LOS ANGELES (Reuters) - OnLive announced on Tuesday initial lineup of games and a new pricing plan ahead of its launch on Thursday, as the “cloud-gaming” service prepares its much anticipated rollout.
OnLive emerged from years of stealth development in 2009 with a plan to offer instant, lag-free access to video games stored remotely on servers in data centers. The launch is being followed closely in the industry, as it is as a potential threat to traditional console-based gaming.
OnLive will have more than 20 games available for rental or purchase at launch on June 17, including titles such as Ubisoft’s “Assassin’s Creed II,” Electronic Arts’ “Mass Effect 2” and Square Enix’s “Batman: Arkham Asylum.”
Nearly all the top publishers are offering games, with the notable exception of Activision Blizzard, the world’s largest independent publisher by market valuation.
OnLive will be available at no charge for the first year, through a limited time offer sponsored by AT&T, which is also an investor in OnLive.
OnLive declined to say what it will charge on a monthly basis going forward, saying only it will be substantially less than the $14.95 price it originally announced. The service is accessed through a standard personal computer, and will be available on televisions at a later date, the company said.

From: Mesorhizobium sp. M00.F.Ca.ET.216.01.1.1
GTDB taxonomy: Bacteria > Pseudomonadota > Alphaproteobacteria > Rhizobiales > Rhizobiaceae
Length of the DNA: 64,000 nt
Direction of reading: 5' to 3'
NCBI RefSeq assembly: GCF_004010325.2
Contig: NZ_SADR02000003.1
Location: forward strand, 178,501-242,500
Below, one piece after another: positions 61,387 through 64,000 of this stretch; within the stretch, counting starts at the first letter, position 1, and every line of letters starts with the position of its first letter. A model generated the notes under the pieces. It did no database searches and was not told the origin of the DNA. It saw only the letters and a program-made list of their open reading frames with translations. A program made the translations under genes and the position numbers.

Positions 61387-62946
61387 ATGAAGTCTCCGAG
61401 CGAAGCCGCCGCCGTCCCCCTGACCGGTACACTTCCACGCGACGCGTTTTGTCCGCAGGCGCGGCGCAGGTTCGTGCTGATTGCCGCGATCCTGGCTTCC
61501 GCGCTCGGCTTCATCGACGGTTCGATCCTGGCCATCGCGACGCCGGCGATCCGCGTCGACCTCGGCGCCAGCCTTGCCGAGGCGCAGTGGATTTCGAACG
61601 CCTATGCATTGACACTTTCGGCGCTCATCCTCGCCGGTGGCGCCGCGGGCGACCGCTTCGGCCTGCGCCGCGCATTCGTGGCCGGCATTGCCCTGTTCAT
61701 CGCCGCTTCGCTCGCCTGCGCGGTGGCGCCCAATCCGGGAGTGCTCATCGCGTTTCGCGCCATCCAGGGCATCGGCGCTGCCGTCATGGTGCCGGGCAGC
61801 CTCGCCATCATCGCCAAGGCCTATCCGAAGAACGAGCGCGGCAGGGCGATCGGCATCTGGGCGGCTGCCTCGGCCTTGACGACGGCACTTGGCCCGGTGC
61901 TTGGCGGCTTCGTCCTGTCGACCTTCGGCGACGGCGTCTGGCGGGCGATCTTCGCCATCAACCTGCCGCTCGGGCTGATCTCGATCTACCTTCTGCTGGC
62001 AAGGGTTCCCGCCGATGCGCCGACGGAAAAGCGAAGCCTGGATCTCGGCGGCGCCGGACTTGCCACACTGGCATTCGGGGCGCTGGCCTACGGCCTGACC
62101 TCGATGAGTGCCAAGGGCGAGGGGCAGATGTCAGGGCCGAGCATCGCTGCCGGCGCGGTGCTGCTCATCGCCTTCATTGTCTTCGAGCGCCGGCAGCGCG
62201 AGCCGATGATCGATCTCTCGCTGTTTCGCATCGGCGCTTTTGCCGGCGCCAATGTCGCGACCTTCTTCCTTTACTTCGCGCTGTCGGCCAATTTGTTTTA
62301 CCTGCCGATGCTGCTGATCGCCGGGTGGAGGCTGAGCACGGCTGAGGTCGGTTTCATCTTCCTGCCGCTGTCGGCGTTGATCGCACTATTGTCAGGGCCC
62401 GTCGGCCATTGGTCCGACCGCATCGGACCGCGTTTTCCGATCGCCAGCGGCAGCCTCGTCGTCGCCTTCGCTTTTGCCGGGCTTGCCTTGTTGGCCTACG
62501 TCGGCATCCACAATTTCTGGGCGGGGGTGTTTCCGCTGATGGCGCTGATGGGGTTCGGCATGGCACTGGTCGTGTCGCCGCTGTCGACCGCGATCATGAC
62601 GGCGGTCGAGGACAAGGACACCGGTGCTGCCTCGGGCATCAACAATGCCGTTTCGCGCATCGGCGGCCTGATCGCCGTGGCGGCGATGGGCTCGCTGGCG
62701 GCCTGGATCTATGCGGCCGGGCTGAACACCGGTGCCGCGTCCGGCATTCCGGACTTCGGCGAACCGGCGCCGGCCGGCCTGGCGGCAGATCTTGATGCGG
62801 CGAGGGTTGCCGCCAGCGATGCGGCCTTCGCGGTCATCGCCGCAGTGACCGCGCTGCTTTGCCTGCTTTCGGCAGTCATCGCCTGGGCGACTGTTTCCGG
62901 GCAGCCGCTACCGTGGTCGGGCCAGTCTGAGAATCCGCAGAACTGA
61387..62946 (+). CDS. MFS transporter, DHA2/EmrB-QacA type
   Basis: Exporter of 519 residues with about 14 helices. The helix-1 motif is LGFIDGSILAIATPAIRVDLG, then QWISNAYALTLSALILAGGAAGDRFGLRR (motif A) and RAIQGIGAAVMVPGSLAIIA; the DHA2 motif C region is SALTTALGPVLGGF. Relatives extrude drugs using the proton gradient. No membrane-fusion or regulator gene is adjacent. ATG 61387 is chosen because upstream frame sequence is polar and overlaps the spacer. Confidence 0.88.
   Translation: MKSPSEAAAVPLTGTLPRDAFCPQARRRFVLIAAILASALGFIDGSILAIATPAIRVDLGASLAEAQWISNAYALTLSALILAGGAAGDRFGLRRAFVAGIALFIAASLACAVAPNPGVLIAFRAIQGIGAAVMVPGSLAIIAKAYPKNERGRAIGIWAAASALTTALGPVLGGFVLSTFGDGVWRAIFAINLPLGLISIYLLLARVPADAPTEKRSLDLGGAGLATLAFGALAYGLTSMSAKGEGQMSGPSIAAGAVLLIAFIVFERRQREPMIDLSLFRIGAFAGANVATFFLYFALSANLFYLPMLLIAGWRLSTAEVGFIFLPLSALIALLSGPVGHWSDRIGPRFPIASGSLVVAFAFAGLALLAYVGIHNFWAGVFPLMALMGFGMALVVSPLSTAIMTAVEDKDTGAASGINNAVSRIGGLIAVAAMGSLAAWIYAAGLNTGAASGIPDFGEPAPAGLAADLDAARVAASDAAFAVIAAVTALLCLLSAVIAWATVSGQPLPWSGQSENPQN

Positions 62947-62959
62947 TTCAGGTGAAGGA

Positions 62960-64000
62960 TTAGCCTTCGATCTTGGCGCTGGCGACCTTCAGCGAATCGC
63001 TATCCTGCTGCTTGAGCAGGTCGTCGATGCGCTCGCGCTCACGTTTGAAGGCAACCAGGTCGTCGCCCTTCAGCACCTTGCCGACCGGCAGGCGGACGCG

Games will cost as much as $60 to buy -- comparable to what a traditional packaged game costs -- with OnLive taking a cut. It will also offer 3- and 5-day rentals for less than $10.
OnLive Chief Executive Steve Perlman said publishers are eager to see OnLive succeed because digitally distributed games have far better margins than packaged ones, and because they effectively eliminate the used game resale market, from which publishers don’t see a dime.
“Publishers have been putting a lot of pressure on the console makers to come up with a solution to used games...they haven’t, OnLive addresses that,” he said.
OnLive is being closely watched in the industry -- both to see if the technology works as advertised and whether gamers will adopt to the model, which is similar to the on-demand movies that consumers now rent through their cable companies.
More than 25,000 users have already pre-registered for OnLive, Perlman said.
OnLive has installed thousands of custom-designed servers from Dell Inc in data centers clustered in different regions of the United States to handle the demand. The company plans to add new users carefully, so as not to overload the servers and cause any service hiccups.
Andy Rhodes, marketing director for Dell’s Datacenter Solutions business, said OnLive is just the latest evidence of the technology shift into the so-called cloud, a term that refers to accessing data or services stored remotely as opposed to locally on a PC.
“I see it as the start as of a move of processing power from consoles into data centers...from the center of the living room into the data center,” Rhodes said.
Reporting by Gabriel Madway; Editing by Sofina Mirza-Reid
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